As The Times revealed in 2015, Yasmin Hussein, Amnesty International’s Director of Faith and Human Rights, has links to the Muslim Brotherhood and possibly to Hamas, both of which are vociferously antisemitic groups. Other Amnesty employees have accused the Jewish state of ethnic cleansing and compared Israel to Nazi Germany and singled out the nation as a “scum state.” A top Amnesty UK employee, Kristyan Benedict, libeled three British members of Parliament—all of whom were Jewish—as “warmongers.”
In an April 19, 2015 vote, Amnesty UK rejected a resolution to campaign against antisemitism, claiming that “our membership decided not to pass this resolution calling for a campaign with a single focus.” Yet, as NGO Monitor pointed out, Amnesty UK has frequently engaged in single focus campaigns, including for the Sinti and Roma communities. But fighting Jew hatred—at a time of rising antisemitism throughout Europe and the UK—clearly wasn’t of interest. Amnesty’s decision was profiled by several news outlets, notably a Tablet Magazine entitled “Amnesty International Rejects Motion to Combat Record-High Antisemitism in the UK.” One doesn’t need to be a Woodward or a Bernstein to find and cite such an article—just a good-faith and competent reporter.
Equally importantly, Amnesty International, HRW and Oxfam all have links to, or actively support, groups involved in the BDS movement. BDS co-founder Omar Barghouti has openly called for the end of the Jewish nation of Israel. As The Jerusalem Post has reported, BDS activists have disrupted Holocaust commemorations, clearly illustrating the antisemitic nature of BDS, which targets one state and one state only—the Jewish one—for economic boycotts. And per Congressional testimony, the movement itself has links to several U.S.-designated terrorist groups.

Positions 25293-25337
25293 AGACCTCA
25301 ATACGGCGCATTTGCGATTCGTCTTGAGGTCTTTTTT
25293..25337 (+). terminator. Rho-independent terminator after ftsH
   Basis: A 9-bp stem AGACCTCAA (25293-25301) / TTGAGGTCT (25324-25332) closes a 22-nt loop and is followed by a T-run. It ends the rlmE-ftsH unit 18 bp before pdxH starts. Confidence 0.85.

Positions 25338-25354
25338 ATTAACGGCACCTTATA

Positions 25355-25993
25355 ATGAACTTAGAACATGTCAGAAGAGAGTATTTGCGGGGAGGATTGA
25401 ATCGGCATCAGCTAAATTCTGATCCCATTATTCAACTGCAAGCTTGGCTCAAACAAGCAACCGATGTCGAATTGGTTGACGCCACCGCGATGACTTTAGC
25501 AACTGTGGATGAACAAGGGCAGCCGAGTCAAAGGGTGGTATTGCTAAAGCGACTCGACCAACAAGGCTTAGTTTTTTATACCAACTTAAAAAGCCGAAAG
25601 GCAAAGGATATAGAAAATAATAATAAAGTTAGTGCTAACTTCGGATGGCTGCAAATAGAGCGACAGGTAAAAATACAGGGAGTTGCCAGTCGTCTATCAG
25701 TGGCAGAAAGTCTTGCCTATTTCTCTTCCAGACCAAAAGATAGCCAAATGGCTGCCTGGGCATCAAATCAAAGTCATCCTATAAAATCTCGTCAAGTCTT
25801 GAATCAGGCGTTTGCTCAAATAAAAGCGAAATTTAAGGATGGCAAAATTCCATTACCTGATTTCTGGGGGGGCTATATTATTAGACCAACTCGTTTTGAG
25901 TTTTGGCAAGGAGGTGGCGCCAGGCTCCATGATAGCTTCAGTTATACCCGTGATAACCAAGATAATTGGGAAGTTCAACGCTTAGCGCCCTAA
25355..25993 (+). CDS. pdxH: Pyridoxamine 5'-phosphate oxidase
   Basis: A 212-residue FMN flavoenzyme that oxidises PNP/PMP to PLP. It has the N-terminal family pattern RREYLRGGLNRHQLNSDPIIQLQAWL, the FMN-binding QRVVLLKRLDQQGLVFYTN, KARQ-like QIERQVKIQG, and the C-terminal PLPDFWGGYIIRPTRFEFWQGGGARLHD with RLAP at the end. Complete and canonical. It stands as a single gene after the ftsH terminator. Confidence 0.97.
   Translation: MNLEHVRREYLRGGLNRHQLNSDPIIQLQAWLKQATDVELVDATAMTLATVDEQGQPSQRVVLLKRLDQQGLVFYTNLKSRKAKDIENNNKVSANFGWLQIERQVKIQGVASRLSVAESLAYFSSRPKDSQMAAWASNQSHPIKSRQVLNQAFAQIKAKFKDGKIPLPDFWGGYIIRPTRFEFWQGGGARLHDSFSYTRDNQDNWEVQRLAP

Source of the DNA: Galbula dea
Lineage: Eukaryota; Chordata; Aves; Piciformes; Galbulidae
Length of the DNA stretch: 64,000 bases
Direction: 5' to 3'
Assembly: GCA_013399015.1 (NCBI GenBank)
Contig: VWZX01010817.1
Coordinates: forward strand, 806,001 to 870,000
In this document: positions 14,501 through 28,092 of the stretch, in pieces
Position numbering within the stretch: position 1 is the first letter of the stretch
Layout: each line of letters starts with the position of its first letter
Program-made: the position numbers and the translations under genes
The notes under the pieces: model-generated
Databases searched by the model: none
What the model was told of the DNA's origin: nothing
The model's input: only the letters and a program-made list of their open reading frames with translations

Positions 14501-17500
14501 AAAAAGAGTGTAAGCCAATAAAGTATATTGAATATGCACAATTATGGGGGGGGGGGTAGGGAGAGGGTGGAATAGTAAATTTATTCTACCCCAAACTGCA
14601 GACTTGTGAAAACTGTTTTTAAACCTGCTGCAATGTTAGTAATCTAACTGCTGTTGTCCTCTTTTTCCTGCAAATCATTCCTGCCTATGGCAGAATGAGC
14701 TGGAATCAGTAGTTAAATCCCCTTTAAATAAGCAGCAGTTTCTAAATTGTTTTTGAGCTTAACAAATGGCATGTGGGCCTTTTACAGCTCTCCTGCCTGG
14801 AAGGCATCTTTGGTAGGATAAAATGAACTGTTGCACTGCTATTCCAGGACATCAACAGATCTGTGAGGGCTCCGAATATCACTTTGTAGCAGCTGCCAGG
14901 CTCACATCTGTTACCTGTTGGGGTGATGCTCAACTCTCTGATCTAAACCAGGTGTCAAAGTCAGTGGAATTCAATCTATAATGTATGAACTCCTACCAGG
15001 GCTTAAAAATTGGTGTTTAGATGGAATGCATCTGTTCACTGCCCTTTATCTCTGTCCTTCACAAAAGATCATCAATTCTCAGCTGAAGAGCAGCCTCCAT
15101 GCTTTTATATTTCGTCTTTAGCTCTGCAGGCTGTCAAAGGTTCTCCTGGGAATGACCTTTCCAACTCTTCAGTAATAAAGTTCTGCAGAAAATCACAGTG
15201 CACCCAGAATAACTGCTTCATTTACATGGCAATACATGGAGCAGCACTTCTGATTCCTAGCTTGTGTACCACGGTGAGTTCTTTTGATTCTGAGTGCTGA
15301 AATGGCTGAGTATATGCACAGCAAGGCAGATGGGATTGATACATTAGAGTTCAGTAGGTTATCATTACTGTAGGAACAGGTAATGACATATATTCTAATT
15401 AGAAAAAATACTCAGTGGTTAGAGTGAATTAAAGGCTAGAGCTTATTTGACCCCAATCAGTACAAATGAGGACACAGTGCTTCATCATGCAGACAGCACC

These links and ties to BDS entities have been assiduously documented by NGO Monitor and others. Indeed, they can be found on that nonprofit’s website Yet, Toosi—who mentions NGO Monitor in her report—fails to detail them. Instead she dismisses NGO Monitor as “a pro-Israel site that tracks the activities of human rights and other organizations and often accuses them of being anti-Israel.” By contrast, Toosi is happy to take at face value the claims from Amnesty et al. that they “are deeply committed to fighting antisemitism” and do not support BDS.
The considerable evidence—omitted by Toosi—says otherwise. Politico’s report reveals nothing about how the organizations in question countenance and/or support antisemitism. But it does speak volumes about current standards for “reporting.”